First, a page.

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Knowing A3G’s disdain for the state judiciary as a whole, I offer only this paltry justification in defense of my defense of Justice Hecht’s defense: the implications of the Commission’s actions in Texas equally redound to the federal judiciary, and could well be used to thwart future classes of “The Elect” from so becoming.
You are quite correct Default that I do not frequent online dictionaries for reference or citation. That being said, relying too heavily on a dictionary of any kind in the practice of law is never an advisable course of action. That is precisely why the statutory and common law distinction that has arisen in Texas resulting from the election of our judiciary--and from which much consternation has rightly ensued--is all the more pertinent. However, you are admittedly correct that parsing the language of the Judicial Canons will probably not prove as persuasive in the appeal of this admonition as the First Amendment arguments will no doubt be.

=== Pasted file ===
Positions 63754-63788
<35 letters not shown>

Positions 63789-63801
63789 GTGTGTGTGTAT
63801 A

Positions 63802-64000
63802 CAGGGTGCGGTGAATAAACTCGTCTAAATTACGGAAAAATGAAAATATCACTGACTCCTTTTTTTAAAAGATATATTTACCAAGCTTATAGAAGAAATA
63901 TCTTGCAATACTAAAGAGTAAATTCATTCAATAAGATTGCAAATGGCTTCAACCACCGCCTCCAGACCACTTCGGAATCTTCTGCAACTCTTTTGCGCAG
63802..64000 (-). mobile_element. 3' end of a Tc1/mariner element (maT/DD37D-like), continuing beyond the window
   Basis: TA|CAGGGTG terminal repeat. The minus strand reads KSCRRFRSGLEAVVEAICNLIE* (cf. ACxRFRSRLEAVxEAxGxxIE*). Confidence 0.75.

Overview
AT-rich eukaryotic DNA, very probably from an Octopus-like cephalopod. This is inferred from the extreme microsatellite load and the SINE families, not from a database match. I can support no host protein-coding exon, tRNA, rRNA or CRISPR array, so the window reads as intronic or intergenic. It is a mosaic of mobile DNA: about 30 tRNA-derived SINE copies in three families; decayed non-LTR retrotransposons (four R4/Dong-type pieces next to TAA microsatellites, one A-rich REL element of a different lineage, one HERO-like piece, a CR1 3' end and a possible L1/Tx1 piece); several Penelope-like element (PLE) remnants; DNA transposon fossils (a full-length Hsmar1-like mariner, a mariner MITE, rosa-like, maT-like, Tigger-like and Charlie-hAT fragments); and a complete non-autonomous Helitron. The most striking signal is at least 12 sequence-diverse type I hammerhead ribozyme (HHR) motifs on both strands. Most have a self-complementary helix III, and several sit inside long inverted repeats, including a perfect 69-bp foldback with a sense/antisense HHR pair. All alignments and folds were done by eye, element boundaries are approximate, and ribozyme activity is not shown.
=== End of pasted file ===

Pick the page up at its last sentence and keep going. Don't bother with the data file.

It should come as little shock to A3G that supposedly nonpartisan political offices in my Great State of Texas are sometimes and sadly misused for perceived political advantage. A3G is absolutely correct that the justifications for the Commission’s admonition are dubious on their face. The first canon the Commission found Justice Hecht to have violated prohibits the “lend[ing] of [judicial] prestige … to advance the private interests of … others.” TEX. CODE JUD. CONDUCT, Canon 2B (emphasis added). Even to a casual observer of any of Justice Hecht’s 120 some-odd interviews made the subject of the admonition, the purpose and content of his advocacy of Ms. Miers’ nomination to the United States Supreme Court was to advance the public interest, as he saw it, at stake in any High Court nomination. The second canon upon which the Commission based its admonition mandates that “[a] judge … shall not authorize the public use of his or her name endorsing another candidate for any public office.” TEX. CODE JUD. CONDUCT, Canon 5(2) (emphasis added). As even Webster’s plainly explains a “candidate” is one seeks election to an office, a “nominee” is one who has been appointed or nominated to an office. This distinction carries great weight in Texas because we elect our judiciary, as opposed to the federal bench, where justices are nominated.